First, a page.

Beyond these considerations, an individual person experiences constraints on what can be chosen freely according to his or her own sense of self. These are not components that affect factual understanding per se but rather the discernment of the self and what is seen as possible, acceptable, and preferable when engaging in a life choice. The possibility of living life with physical disfigurement, or with permanent ventilator support, or without the ability to work or create, or without the capacity to bear children are not ever choices that some individuals can undertake freely. In a sense, these influences limit one’s voluntarism, but more important, they also serve to define one’s voluntarism through the expression of one’s values and distinctly personal pattern of life choices.
Cultural and religious values are also important influences on voluntarism in a consent decision. Cultural views of the ideal self as interdependent, as opposed to independent, as are held by many Hispanic and Asian peoples, for example, challenge the concept of autonomy as predominant and affect the individual’s capacity to project himself or herself into a separatist Western construction of the self (44–47). Beliefs held by many Native American peoples that illness derives from the person being out of balance with nature—threatening the well-being of the entire community and requiring native healing approaches—predictably affect the willingness of this patient to entertain nontraditional therapeutic interventions (48). Spiritual values and deeply held personal beliefs related to one’s unique life experiences may furthermore alter what is understood to be possible and acceptable for the individual person (49). People from rural families and communities that value stoicism and courage may have greater difficulty accepting treatment for pain or mental health symptoms (50). Traditional Navajo people, for whom the prospect of entering the next world physically incomplete is unthinkable, may be unable to entertain amputation as a possible treatment choice (51). Jehovah’s Witness patients who strictly hold to traditional guidelines within their religion may not intentionally accept blood products even in life-threatening situations because of their spiritual understanding (52, 53).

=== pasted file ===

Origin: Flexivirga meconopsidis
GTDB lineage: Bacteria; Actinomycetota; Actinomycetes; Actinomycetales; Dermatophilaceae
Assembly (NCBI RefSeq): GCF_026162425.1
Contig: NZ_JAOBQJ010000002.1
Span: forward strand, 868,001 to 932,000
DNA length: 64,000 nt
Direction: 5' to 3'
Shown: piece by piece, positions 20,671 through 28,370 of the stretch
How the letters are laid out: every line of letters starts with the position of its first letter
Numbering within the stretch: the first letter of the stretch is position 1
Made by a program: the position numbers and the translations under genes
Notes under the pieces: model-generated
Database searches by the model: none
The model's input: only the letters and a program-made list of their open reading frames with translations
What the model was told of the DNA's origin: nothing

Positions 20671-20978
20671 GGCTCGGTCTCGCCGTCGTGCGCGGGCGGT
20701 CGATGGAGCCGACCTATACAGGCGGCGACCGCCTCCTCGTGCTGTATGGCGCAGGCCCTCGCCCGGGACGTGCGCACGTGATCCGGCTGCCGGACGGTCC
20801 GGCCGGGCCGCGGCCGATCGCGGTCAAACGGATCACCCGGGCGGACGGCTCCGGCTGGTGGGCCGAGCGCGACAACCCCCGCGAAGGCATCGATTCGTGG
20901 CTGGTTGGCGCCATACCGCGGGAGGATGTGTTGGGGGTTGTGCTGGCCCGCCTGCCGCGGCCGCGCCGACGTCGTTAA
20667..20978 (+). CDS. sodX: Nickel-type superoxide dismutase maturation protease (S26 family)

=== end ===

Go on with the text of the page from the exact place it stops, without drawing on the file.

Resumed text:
Last, external circumstances and pressures can dramatically affect voluntarism, either negatively or positively. Perhaps the most obvious factor extrinsic to the individual is the presence or absence of resources in a given situation. What is possible in a tertiary care center in Chicago is different from what is possible in Tucumcari, New Mex., irrespective of the personal wishes of the patient. In addition, the process of a making a decision itself may hamper or enhance the voluntarism of a person making a key consent decision. Rushed timing of a complex or highly important health decision, for example, may threaten the person’s ability to make a deliberate choice that is otherwise well informed and congruent with his or her life values (54). Alternatively, an unfolding and conscientious dialogue between a clinician and a patient who is suffering from a chronic illness may provide an optimal situation for authentic decision making (55). Large financial incentives may cause the individual to subordinate usual values to take on serious risks (56, 57). The presence of a supportive family member may improve the person’s ability to identify and state his or her preferences, whereas the presence of an insensitive or domineering family member may have the opposite result (58, 59). Ill-defined but potent role conflicts inherent in dual or overlapping relationships create confusion about the intent of a consent decision and may create complex contextual pressures affecting the true voluntarism of the decision maker (60). This may be the case when a person enrolls in a study in which his or her personal clinician is also the principal investigator (61). Dual agency may also threaten voluntarism if a worker-participant is pressured by management to take part in a workplace-based study or when a prison official serves as a research "recruiter" (62). External features may thus serve to support or interfere with voluntarism.